As I said earlier, it all comes down to respect: you show that you respect your developers by writing clear and concise bug reports that state what the problem is, what the expected results should be, and the customer impact of the issue. I find that even the most obstinate developers respond well to repeated application of this treatment. Try it on yours and let me know what happens!

*** Want a fun job on a great team? I need a tester! Interested? Let's talk: Michael dot J dot Hunter at microsoft dot com. Great coding skills required.

Comments (4)

  1. Eric Jacobson says:


    Great post!

    I agree with everything in your post except the 4th bullet (“I talk with the developer about the bug before I log it.”).  Years ago I practiced talking to devs prior to bug logging.  One day the development manager told me it takes an average developer 20 minutes to get caught up to where they were prior to being interrupted.  

    Soon after, I learned that my relationship with my devs actually improved when I stopped discussing nearly every defect I encountered.  I found that if I shifted my time from your 4th bullet to your first 3 bullets, the pre-bug-logging-discussion with devs lost most of its value because my submitted bugs were typically solid.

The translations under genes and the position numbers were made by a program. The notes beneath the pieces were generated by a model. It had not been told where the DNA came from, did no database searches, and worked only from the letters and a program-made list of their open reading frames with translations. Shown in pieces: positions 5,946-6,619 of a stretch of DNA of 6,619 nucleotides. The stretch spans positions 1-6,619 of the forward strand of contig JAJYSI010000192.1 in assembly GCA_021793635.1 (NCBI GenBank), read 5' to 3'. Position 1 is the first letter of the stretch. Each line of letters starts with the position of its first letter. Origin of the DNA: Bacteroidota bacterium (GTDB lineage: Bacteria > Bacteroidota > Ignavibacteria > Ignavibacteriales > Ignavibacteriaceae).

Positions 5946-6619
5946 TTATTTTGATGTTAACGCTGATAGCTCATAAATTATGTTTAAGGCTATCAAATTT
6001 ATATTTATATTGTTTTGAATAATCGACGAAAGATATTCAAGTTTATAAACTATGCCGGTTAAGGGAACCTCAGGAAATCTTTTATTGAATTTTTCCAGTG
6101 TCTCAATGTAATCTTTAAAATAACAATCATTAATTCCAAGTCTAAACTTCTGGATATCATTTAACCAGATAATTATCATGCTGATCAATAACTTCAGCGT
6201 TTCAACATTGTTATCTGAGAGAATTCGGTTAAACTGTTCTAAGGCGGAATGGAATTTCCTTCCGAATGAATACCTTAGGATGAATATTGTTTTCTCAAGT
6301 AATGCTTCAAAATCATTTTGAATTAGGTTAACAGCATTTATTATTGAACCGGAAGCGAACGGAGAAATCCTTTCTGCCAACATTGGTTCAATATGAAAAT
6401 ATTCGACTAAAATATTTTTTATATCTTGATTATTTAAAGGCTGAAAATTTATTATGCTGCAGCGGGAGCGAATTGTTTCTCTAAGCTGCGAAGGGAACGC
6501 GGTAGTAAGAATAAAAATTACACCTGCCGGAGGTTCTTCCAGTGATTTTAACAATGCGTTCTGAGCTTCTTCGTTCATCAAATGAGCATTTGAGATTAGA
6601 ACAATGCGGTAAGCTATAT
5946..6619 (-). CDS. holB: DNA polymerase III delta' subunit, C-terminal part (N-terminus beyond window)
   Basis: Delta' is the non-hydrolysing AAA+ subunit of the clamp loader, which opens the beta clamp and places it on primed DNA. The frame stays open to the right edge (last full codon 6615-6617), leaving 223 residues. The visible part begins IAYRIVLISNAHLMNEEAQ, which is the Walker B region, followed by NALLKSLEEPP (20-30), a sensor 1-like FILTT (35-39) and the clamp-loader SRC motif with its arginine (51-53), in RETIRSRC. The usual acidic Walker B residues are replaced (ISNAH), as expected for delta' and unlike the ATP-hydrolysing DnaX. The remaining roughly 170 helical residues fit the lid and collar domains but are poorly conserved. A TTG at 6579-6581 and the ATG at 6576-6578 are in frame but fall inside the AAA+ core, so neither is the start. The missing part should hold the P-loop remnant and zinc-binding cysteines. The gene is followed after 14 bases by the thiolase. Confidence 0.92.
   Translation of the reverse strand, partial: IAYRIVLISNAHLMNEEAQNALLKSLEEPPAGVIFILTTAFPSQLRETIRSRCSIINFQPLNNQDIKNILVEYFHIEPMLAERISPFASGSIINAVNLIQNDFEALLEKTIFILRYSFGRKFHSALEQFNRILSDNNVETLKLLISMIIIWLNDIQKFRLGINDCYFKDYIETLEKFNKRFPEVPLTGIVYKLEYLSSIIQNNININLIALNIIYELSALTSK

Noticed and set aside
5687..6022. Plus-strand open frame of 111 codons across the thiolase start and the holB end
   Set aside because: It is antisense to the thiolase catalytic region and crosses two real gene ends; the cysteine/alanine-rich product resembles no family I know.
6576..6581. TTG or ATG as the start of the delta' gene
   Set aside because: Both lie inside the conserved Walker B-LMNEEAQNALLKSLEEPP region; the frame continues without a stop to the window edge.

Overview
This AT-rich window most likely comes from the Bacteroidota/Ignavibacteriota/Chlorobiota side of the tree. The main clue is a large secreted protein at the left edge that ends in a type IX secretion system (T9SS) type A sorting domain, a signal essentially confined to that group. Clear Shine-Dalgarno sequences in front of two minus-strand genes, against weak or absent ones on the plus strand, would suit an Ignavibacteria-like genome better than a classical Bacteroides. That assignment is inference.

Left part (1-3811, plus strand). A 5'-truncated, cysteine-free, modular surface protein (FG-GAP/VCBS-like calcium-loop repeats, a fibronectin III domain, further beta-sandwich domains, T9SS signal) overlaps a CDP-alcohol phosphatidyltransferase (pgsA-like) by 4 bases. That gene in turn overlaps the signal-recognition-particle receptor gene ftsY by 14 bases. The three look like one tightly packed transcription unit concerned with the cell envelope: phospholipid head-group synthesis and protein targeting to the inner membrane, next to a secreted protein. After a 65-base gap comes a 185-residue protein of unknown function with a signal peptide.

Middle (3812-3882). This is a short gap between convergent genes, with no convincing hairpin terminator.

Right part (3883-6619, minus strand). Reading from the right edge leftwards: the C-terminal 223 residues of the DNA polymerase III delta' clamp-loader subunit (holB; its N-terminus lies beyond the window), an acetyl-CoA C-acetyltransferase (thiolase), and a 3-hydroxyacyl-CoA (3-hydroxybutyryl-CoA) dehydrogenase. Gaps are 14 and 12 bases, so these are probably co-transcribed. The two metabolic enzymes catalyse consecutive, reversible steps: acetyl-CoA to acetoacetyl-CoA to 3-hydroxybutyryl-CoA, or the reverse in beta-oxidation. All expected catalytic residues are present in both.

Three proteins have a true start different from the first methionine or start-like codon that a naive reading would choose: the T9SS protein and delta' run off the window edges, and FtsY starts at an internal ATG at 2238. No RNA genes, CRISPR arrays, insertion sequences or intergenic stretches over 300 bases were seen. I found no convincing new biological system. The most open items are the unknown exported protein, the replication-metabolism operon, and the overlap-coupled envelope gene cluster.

These discussions don’t really go away, they just occur in a different spot…and only when necessary.  The same discussion can take place when the developer is debugging.  

    So what if we are really confused as to whether it’s a bug or not?  Log it!  Take the risk!  In the 3 companies I have worked as a tester, a quick conversation with the developers always reveals they prefer to reject a couple of phantom bugs rather than discuss each one with the tester.  The key is to not take it personally.  Per your post, just like we don’t think our devs are boneheads if they write a bug, they don’t think we’re boneheads if we log a bug that isn’t really a bug.  One could even argue that the artifact left behind by a rejected bug has value.

  2. Eric,

    I agree, and in fact I don’t discuss *every* bug with the developer; I could have been more clear on that point. As you say, a tester should never be afraid to log a bug.

    On the other hand, a tester who logs large numbers of not-bugs sinks their developers’ time as much as a tester who discusses every bug with their developers.

    It’s a balancing act. Going to extremes in either direction helps a person find where the happy middle is for them.

  3. William says:

    The points mentioned here are great when a bug is easily reproducable. How do you describe and log a fault when its not easily reproducable. ie Caused by a combination of factors throughout the application and/or the environment the application works in.

  4. For the most part, I take the same steps regardless of how completely I can describe what is occurring. As the repro steps become more complicated, or the reproducableness of the bug decreases, I am more likely to talk the bug over with my dev before I log it. As I say in my post, I find their different viewpoint invaluable in breaking through the surface symptoms to the real bug.